Economics at your fingertips  

Study of feasibility of night-closure of irrigation canals for water saving

A.R. Ghumman, Z. Khan and H. Turral

Agricultural Water Management, 2009, vol. 96, issue 3, 457-464

Abstract: The feasibility of closing distributary canals at night was investigated in a recently modernized surface irrigation system in Pakistan, the Upper Swat-Pehur High Level Canal system. Increased water supply, greater delivery capacity and the introduction of downstream control potentially allow more flexible service. In the command area of Maira branch of this system, farmers are anyway abandoning night-time irrigation, as they can meet their needs from improved supply during the day. They practice night irrigation only during the times of peak crop water demand. The rotational delivery system, known as warabandi in the sub-continent and Dauran in Arabian countries, has even broken down in the day in some parts of the command area. This is believed to be typical of systems with more than adequate water supply. A simulation study was undertaken using the CanalMan software developed by Biological & Irrigation Department, Utah State University, Utah Logan, USA. Primary data collected in one distributary canal and the two minors connected to it was utilized for simulations. The feasibility of night-time closure depends on the speed of filling and emptying the canal each day, and the time required to meet full irrigation demand during the day. The results show that where canal lengths are less than 5 km, in this system, there is good potential to make savings, which can be realized at system level through reduced demand on supplemental supplies from Tarbela Dam.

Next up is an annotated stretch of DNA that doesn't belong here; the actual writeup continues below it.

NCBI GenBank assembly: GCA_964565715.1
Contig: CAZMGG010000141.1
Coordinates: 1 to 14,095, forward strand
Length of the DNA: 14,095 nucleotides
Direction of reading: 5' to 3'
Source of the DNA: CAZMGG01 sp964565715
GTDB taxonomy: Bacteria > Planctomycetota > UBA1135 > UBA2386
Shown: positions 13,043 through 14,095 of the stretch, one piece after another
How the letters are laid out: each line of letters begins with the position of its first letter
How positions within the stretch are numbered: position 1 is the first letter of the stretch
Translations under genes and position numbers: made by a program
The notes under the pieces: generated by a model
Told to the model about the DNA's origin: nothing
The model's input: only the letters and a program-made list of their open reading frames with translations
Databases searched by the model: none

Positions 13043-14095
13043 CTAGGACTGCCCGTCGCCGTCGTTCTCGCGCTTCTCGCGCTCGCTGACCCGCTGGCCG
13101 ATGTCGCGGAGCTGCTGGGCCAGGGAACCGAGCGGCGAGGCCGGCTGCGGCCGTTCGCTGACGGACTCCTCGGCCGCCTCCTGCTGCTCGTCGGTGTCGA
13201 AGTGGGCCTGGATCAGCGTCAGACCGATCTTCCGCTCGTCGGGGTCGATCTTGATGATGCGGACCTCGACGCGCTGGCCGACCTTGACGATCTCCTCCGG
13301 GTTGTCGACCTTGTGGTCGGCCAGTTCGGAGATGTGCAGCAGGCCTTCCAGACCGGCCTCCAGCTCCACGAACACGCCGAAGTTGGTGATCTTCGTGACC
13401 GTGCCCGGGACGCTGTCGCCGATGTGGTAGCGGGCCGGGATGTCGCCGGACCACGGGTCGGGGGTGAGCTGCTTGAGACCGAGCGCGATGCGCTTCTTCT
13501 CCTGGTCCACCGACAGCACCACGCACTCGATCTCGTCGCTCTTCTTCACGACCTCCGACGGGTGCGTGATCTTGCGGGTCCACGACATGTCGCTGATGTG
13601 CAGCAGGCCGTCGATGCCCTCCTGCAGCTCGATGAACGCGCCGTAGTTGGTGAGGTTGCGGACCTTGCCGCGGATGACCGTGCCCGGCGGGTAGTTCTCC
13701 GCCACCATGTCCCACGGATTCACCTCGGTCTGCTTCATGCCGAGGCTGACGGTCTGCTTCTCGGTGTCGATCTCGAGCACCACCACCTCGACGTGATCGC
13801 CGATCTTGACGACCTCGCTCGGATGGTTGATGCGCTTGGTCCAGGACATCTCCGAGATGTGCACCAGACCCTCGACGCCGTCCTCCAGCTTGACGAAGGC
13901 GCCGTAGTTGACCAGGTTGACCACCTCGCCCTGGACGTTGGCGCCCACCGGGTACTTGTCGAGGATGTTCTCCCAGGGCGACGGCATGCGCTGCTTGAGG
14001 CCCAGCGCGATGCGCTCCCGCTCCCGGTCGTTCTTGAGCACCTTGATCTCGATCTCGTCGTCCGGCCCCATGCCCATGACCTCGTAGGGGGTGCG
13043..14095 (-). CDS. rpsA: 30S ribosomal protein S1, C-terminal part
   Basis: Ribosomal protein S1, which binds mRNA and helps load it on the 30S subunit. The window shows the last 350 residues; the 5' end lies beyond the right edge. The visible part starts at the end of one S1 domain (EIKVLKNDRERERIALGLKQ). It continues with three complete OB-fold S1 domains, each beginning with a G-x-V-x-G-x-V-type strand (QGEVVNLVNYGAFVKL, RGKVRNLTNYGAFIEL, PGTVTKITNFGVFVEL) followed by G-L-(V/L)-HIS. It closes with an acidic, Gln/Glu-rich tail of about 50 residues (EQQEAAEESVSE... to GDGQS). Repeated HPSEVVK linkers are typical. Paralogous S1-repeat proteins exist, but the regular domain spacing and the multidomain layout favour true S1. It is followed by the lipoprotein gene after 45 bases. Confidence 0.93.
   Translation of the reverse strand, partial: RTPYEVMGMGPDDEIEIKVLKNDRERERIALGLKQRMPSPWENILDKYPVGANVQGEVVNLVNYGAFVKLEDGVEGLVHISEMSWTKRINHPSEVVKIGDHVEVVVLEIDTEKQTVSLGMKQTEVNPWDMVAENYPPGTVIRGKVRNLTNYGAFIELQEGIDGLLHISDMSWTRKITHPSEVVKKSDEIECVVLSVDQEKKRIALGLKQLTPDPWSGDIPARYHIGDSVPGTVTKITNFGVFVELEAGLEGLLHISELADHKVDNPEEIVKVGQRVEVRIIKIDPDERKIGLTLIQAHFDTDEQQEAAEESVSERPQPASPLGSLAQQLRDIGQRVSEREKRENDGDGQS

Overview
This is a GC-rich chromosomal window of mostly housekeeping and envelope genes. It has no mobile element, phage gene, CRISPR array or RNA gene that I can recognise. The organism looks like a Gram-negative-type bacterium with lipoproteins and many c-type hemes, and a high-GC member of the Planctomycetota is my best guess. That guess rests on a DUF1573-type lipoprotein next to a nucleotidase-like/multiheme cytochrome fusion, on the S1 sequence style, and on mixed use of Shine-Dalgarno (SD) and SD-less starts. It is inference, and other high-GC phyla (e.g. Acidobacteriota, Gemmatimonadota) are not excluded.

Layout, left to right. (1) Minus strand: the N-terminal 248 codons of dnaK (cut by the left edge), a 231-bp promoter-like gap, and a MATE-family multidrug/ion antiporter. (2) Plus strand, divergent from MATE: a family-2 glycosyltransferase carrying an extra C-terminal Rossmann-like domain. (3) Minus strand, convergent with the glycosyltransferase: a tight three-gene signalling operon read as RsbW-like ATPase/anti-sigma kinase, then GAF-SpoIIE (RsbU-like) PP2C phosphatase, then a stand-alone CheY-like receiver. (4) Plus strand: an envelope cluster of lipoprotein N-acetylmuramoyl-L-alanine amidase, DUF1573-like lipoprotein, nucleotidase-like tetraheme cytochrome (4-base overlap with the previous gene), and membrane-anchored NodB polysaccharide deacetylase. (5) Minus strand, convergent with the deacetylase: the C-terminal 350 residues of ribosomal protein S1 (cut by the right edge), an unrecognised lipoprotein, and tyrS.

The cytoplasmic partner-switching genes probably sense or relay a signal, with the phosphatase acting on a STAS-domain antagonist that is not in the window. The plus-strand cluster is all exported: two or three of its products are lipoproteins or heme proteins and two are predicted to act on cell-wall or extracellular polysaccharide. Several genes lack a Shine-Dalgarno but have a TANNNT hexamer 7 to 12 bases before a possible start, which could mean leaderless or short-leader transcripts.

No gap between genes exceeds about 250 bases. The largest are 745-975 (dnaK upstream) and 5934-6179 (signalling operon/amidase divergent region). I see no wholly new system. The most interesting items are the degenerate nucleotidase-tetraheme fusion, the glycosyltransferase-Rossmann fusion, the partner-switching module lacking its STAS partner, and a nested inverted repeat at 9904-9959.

Keywords: Irrigation; canal; modernization; and; operation; Water; savings; Night-closure; Simulation; CanalMan; Pakistan (search for similar items in EconPapers)
Date: 2009
References: View references in EconPapers View complete reference list from CitEc
Citations: View citations in EconPapers (1) Track citations by RSS feed

Downloads: (external link)
Full text for ScienceDirect subscribers only

Related works:
This item may be available elsewhere in EconPapers: Search for items with the same title.

Export reference: BibTeX RIS (EndNote, ProCite, RefMan) HTML/Text

Persistent link:

Access Statistics for this article

Agricultural Water Management is currently edited by B.E. Clothier, W. Dierickx, J. Oster and D. Wichelns

More articles in Agricultural Water Management from Elsevier
Bibliographic data for series maintained by Nithya Sathishkumar ().

Page updated 2021-03-09
Handle: RePEc:eee:agiwat:v:96:y:2009:i:3:p:457-464